U.S. judge rules Hamas leader can be extradited
May 8, 1996
Web posted at: 11 p.m EDT (0300 GMT)
NEW YORK (CNN) -- A federal district judge ruled Wednesday that Mousa Mohammad Abu Marzook, the jailed political leader of Hamas, can be extradited to Israel for trial.
Marzook, a 45-year-old Palestinian, was detained July 25 in New York as he tried to re-enter the United States.
He had recently been added to a list of suspected terrorists and is wanted in Israel on charges of murder, attempted murder, and conspiracy connected to a number of shootings and bombings.
Marzook contended that he was not in the United States when arrested, that there was no evidence of criminal liability against him under New York law, and that the crimes Israel accuses him of were not extraditable offenses.
Marzook also said he should not be extradited because he also fell under the "political offense exception" under international extradition law. He contends he was being targeted because he admitted to being the head of the political wing of Hamas.
U.S. District Judge Kevin Duffy rejected all those arguments, saying that the conspiracy charge leveled against Marzook was grounds enough for his extradition. Duffy said there is sufficient evidence to show Marzook was a member of the conspiracy that led to the crimes.
Marzook's lawyer said the order came sooner than expected, but says he knew his client would lose because Judge Duffy so quickly brushed aside defense arguments about manufactured evidence.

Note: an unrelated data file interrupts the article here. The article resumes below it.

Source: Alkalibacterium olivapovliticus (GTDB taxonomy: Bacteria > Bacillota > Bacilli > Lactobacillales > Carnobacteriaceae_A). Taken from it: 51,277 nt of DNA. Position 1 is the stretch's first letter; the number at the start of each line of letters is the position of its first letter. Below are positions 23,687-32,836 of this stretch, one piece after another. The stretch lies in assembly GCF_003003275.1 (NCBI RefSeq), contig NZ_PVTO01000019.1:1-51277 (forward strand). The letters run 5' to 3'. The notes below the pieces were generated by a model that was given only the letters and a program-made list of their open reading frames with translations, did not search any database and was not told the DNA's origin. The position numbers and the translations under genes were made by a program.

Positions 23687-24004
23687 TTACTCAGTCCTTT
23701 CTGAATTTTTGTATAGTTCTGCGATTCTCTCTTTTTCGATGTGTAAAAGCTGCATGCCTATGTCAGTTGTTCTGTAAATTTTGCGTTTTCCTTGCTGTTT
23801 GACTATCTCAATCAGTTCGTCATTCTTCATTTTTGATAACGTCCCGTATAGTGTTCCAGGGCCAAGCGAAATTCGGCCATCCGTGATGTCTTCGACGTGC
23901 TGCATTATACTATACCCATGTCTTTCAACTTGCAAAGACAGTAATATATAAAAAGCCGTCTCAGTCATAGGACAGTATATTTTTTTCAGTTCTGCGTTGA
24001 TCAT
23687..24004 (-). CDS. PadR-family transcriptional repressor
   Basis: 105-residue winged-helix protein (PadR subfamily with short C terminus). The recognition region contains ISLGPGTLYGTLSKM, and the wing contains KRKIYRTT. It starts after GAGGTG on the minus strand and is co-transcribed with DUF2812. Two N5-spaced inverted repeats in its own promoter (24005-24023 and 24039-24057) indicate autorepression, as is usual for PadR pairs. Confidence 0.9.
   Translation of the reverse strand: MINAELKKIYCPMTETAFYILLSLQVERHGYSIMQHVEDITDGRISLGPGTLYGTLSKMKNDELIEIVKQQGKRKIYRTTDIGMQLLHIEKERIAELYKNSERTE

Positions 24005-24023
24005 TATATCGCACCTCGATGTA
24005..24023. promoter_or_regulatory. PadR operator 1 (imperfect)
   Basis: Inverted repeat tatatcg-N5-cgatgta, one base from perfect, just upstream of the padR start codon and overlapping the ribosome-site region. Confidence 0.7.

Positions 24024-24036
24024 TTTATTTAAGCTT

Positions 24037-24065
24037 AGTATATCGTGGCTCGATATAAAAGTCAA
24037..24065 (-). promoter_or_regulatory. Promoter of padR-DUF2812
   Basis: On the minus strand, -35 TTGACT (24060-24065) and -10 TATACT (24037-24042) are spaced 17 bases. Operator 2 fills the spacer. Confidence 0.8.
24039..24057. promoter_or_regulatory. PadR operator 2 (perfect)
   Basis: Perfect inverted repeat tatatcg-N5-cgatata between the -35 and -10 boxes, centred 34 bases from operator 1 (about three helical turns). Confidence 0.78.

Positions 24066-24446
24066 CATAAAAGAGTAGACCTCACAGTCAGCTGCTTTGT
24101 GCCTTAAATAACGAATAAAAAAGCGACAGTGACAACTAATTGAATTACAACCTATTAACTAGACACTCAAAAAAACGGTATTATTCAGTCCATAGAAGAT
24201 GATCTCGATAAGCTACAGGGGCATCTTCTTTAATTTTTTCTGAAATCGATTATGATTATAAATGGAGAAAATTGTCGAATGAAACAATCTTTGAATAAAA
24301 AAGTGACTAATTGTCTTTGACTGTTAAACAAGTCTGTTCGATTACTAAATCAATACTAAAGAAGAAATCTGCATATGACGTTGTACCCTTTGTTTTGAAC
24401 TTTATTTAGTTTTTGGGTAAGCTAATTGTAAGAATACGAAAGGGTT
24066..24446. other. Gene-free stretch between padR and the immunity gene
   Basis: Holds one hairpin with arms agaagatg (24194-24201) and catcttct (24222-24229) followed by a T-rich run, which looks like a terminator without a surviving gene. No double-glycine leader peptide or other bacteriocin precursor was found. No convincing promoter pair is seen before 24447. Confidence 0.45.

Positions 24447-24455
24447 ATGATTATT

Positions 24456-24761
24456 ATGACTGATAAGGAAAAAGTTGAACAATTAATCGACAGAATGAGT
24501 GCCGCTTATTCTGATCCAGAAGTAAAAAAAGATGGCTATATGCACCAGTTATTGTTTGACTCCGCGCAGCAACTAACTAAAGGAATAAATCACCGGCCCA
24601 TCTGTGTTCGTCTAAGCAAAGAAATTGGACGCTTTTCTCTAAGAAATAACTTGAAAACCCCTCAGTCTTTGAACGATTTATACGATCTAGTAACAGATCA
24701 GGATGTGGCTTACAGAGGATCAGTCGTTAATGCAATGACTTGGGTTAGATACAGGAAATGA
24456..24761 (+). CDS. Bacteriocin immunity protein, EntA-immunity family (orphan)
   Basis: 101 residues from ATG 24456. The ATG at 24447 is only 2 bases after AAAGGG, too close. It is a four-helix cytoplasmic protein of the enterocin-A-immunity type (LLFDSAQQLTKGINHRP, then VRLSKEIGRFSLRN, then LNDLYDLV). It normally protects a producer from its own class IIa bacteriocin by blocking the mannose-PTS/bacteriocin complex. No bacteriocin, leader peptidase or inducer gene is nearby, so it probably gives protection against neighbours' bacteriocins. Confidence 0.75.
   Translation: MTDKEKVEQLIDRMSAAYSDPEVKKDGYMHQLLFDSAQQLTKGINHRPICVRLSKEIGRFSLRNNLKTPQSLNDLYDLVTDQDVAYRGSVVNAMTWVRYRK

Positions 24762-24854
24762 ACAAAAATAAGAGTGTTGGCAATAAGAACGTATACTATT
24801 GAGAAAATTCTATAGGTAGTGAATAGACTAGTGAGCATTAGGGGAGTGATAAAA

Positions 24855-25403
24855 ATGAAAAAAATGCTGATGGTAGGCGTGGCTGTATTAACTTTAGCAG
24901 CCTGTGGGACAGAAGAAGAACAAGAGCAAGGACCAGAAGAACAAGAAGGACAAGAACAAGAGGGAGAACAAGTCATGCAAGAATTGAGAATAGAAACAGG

"It's almost as if the judge just said, 'Well, don't bother me. This is all irrelevant.' The minutia of an extradition process apparently was much too boring for the court," said Marzook's attorney, Stanley Cohen.
Among the 10 Israeli charges, Marzook is accused of involvement in the bombing of a bus in Tel Aviv in October 1994. Twenty-two people died in the bombing and 46 were injured.
Cohen has said in the past he would appeal any extradition order. He told CNN Wednesday that he would appeal to the U.S. Supreme Court, if necessary.
Marzook is being held at the Manhattan Metropolitan Correctional Center. Marzook, who has a home, business and family in Virginia, admitted he headed the political wing of Hamas, but denied involvement in bombings or other violence. Even if his appeals to higher courts fail, he may not be seen in Israel for several more years.
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